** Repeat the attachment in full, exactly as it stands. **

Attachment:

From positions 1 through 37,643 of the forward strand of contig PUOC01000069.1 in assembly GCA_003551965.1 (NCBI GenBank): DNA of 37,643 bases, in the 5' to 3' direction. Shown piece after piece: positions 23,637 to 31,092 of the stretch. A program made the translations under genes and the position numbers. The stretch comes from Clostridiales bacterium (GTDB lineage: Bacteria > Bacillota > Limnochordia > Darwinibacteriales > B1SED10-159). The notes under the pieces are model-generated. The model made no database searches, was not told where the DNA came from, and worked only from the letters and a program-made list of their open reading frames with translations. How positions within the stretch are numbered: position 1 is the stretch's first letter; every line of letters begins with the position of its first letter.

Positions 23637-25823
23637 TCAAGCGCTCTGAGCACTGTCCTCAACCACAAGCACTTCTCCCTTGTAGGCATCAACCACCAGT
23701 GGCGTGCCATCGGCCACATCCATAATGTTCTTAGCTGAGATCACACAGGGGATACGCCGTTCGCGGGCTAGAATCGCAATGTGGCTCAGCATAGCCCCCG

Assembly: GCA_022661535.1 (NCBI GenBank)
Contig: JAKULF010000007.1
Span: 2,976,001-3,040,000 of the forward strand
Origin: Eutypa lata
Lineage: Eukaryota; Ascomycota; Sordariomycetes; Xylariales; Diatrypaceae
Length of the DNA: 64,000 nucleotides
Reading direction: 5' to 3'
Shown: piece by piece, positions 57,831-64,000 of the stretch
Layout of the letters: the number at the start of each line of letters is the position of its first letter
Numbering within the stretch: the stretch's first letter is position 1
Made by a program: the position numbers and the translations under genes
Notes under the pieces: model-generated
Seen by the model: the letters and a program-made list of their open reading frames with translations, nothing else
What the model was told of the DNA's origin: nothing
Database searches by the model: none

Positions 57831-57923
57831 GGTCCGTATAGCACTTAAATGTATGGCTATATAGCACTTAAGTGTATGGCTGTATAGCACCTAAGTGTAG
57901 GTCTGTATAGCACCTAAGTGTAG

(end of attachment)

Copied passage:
From positions 1 through 37,643 of the forward strand of contig PUOC01000069.1 in assembly GCA_003551965.1 (NCBI GenBank): DNA of 37,643 bases, in the 5' to 3' direction. Shown piece after piece: positions 23,637 to 31,092 of the stretch. A program made the translations under genes and the position numbers. The stretch comes from Clostridiales bacterium (GTDB lineage: Bacteria > Bacillota > Limnochordia > Darwinibacteriales > B1SED10-159). The notes under the pieces are model-generated. The model made no database searches, was not told where the DNA came from, and worked only from the letters and a program-made list of their open reading frames with translations. How positions within the stretch are numbered: position 1 is the stretch's first letter; every line of letters begins with the position of its first letter.

Positions 23637-25823
23637 TCAAGCGCTCTGAGCACTGTCCTCAACCACAAGCACTTCTCCCTTGTAGGCATCAACCACCAGT
23701 GGCGTGCCATCGGCCACATCCATAATGTTCTTAGCTGAGATCACACAGGGGATACGCCGTTCGCGGGCTAGAATCGCAATGTGGCTCAGCATAGCCCCCG

Assembly: GCA_022661535.1 (NCBI GenBank)
Contig: JAKULF010000007.1
Span: 2,976,001-3,040,000 of the forward strand
Origin: Eutypa lata
Lineage: Eukaryota; Ascomycota; Sordariomycetes; Xylariales; Diatrypaceae
Length of the DNA: 64,000 nucleotides
Reading direction: 5' to 3'
Shown: piece by piece, positions 57,831-64,000 of the stretch
Layout of the letters: the number at the start of each line of letters is the position of its first letter
Numbering within the stretch: the stretch's first letter is position 1
Made by a program: the position numbers and the translations under genes
Notes under the pieces: model-generated
Seen by the model: the letters and a program-made list of their open reading frames with translations, nothing else
What the model was told of the DNA's origin: nothing
Database searches by the model: none

Positions 57831-57923
57831 GGTCCGTATAGCACTTAAATGTATGGCTATATAGCACTTAAGTGTATGGCTGTATAGCACCTAAGTGTAG
57901 GTCTGTATAGCACCTAAGTGTAG